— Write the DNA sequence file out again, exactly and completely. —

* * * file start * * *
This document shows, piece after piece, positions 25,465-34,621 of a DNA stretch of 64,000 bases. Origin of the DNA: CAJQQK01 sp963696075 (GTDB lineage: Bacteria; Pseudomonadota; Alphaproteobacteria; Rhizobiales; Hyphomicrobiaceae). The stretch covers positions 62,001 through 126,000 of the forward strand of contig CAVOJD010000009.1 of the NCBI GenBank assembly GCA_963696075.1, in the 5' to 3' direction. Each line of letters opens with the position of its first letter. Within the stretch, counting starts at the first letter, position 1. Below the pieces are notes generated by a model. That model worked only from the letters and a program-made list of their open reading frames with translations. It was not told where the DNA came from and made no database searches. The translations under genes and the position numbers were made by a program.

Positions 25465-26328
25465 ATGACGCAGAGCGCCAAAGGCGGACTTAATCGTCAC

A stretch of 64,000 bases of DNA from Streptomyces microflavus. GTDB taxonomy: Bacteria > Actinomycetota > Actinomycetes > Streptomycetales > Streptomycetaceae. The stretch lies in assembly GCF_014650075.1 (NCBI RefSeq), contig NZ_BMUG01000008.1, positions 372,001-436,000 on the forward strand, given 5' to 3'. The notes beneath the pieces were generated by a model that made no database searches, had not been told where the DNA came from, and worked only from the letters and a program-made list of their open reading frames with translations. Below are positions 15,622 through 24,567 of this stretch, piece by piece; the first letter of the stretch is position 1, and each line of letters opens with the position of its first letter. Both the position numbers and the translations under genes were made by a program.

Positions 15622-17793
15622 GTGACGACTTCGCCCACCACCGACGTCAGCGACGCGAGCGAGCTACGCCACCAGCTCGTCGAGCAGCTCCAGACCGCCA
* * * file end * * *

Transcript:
This document shows, piece after piece, positions 25,465-34,621 of a DNA stretch of 64,000 bases. Origin of the DNA: CAJQQK01 sp963696075 (GTDB lineage: Bacteria; Pseudomonadota; Alphaproteobacteria; Rhizobiales; Hyphomicrobiaceae). The stretch covers positions 62,001 through 126,000 of the forward strand of contig CAVOJD010000009.1 of the NCBI GenBank assembly GCA_963696075.1, in the 5' to 3' direction. Each line of letters opens with the position of its first letter. Within the stretch, counting starts at the first letter, position 1. Below the pieces are notes generated by a model. That model worked only from the letters and a program-made list of their open reading frames with translations. It was not told where the DNA came from and made no database searches. The translations under genes and the position numbers were made by a program.

Positions 25465-26328
25465 ATGACGCAGAGCGCCAAAGGCGGACTTAATCGTCAC

A stretch of 64,000 bases of DNA from Streptomyces microflavus. GTDB taxonomy: Bacteria > Actinomycetota > Actinomycetes > Streptomycetales > Streptomycetaceae. The stretch lies in assembly GCF_014650075.1 (NCBI RefSeq), contig NZ_BMUG01000008.1, positions 372,001-436,000 on the forward strand, given 5' to 3'. The notes beneath the pieces were generated by a model that made no database searches, had not been told where the DNA came from, and worked only from the letters and a program-made list of their open reading frames with translations. Below are positions 15,622 through 24,567 of this stretch, piece by piece; the first letter of the stretch is position 1, and each line of letters opens with the position of its first letter. Both the position numbers and the translations under genes were made by a program.

Positions 15622-17793
15622 GTGACGACTTCGCCCACCACCGACGTCAGCGACGCGAGCGAGCTACGCCACCAGCTCGTCGAGCAGCTCCAGACCGCCA